Christine Lagarde, who takes over from Mario Draghi as European Central Bank president on 1 November, brings a wealth of experience to confront coming challenges – including an unprecedented revolt on the decision-making ECB council against Draghi’s easing policies.
There is one problem, according to observers in the core euro member countries. It may be the wrong sort of experience. Lagarde stands out among the three ECB chiefs so far – Wim Duisenberg (1998-2003), Jean-Claude Trichet (2003-11) and Draghi (since 2011) – in never having worked in a central bank.
As managing director of the International Monetary Fund since 2011, and previously as France’s minister of economics and finance, she has a sharply honed instinct for international politics. She is well versed in building compromises. Some central European central bankers fear she will devote her energies to engaging with European and world leaders on seeking high-level economic reforms. This would include trying to seal a long-touted ‘grand bargain’ under which countries such as Germany would relax fiscal policy in exchange for a gradual tightening of European interest rates.
Such an approach, while laudable in many ways, could neglect problems at the heart of the ECB. Also, many doubt whether such a deal is achievable. ‘Forging such a bargain sounds a good idea in theory, but it cannot work in practice because of Italy,’ says one German government official. ‘Tightening ECB monetary policy would drive up credit spreads in Italy, with very poor consequences.’
In many key economic issues, Lagarde may become unduly reliant on the advice of others, both in formulating guidelines for policy action and in maintaining control over her 25-member governing council.
A vital policy link will be with Philip Lane, the softly-spoken Irish ECB board member in charge of economics, who took over from the seasoned Peter Praet in May. Participants at council meetings report that he has acquitted himself well in his new post – but his biggest tasks are yet to come.
Board members and central bank governors accounting for more than half of the 19-member euro area GDP voiced misgivings about the ECB’s 12 September decision to restart its government bond purchases, at €20bn a month, reversing the December 2018 end of bond-buying. The cut in negative interest rates to minus 0.50% was less controversial.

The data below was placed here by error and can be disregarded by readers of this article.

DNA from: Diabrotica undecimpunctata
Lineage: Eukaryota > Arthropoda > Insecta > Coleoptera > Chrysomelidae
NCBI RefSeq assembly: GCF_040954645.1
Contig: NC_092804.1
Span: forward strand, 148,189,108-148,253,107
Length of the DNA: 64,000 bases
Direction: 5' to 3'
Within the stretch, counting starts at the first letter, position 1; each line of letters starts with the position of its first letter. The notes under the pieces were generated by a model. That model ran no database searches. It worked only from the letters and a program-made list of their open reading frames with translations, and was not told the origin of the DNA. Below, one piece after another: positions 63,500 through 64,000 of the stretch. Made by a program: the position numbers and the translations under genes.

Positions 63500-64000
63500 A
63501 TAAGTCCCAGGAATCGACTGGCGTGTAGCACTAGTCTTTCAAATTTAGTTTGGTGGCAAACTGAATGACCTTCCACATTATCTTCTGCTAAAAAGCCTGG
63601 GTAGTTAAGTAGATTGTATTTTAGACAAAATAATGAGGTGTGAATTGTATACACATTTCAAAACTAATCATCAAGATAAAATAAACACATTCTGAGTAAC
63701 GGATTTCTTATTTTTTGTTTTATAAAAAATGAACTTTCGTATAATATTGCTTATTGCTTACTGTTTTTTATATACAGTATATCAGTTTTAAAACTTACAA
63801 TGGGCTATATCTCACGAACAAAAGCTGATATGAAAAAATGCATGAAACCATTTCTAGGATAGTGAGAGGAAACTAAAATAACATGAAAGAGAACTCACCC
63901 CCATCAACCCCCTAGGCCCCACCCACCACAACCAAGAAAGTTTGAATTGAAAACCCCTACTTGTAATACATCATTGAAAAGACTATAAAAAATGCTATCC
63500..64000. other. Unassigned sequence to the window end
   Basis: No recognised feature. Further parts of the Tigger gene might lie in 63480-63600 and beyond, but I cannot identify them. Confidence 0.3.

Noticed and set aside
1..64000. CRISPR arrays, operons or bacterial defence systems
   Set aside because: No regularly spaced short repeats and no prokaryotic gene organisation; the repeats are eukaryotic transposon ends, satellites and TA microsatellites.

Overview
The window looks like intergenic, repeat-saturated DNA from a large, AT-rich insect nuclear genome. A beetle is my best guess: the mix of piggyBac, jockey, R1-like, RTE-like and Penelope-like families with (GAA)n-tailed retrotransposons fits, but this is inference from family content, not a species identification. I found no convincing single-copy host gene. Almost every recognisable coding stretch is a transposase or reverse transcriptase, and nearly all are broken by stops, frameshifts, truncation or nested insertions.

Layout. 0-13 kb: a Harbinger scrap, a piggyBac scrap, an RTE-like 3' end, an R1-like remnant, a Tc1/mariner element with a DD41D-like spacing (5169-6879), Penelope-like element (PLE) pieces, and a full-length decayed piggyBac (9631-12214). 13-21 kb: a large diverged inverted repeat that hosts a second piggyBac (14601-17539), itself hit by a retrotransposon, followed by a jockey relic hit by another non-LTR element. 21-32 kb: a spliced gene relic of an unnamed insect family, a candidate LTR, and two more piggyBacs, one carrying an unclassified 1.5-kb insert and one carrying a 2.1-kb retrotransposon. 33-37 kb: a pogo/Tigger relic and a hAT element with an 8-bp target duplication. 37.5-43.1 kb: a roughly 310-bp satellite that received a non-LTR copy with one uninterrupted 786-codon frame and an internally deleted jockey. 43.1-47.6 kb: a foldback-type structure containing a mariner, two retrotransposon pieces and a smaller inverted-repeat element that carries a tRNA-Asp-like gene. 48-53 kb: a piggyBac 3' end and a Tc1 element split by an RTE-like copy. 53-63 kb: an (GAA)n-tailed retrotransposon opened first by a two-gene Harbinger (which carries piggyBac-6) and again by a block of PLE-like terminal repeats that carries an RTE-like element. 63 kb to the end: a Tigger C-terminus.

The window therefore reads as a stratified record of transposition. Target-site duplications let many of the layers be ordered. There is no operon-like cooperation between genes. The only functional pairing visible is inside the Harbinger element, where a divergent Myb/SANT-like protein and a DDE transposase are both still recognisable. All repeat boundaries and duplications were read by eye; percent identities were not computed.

Robert Holzmann, the new president of the Austrian National Bank, played a key role in the 12 September criticism. Departing from the usual protocol for freshly-arrived council members, in the closed-door meeting he was unexpectedly vocal in decrying Draghi’s plans. As a veteran international economist, Holzmann’s apparent willingness to lead the anti-Draghi charge appears to have strengthened the habitual combativeness of Jens Weidmann and Klaas Knot, heading the German Bundesbank and the Dutch Nederlandsche Bank. ECB participants say, in view of the forthcoming change at the ECB helm, council sceptics now sense an opportunity to speak out forcefully for change in the ECB’s governance style.
Knot has drawn ire from some of his ECB colleagues by terming ‘disproportionate’ the 12 September package, in particular, restarting asset purchases, underlining ‘sound reasons to doubt its effectiveness’. By contrast, Draghi’s supporters – the majority of the council – say the move is justified by flagging European growth and, crucially, the ECB’s inability to meet its self-proclaimed goal of keeping inflation at below but close to 2%.
Allies and antagonists credit Draghi with near-mystical skills in conjuring majorities for contested policies. Even supporters call his tactics ‘aggressive’. In eight years at the ECB, he has frequently pushed through measures by first raising market expectations with adroit statements predicting forthcoming action – leaving his colleagues with no choice but to ratify the decision or otherwise be blamed for provoking a destabilising market sell-off.
Lagarde starts her new job enjoying considerable backing and sympathy from German policy-makers from Chancellor Angela Merkel downwards. Marking a shift from the aloof and somewhat shy Draghi, who has become increasingly irritated by German criticism, Lagarde may need to pay attention to the personal side of shoring up support in Frankfurt and Berlin. Draghi has flouted traditional niceties by declining to engage with leading former ECB figures who have now turned adversarial.
Defying criticism that she should not unduly heed persistent German sniping, Lagarde can be expected to wage a charm offensive with conservative German economists and politicians. This can bring important benefits. The next two years will demonstrate whether it is enough.
David Marsh is Chairman of OMFIF. This is part of an OMFIF series on the changing nature of central banking. The first article, published on 18 September, is available here.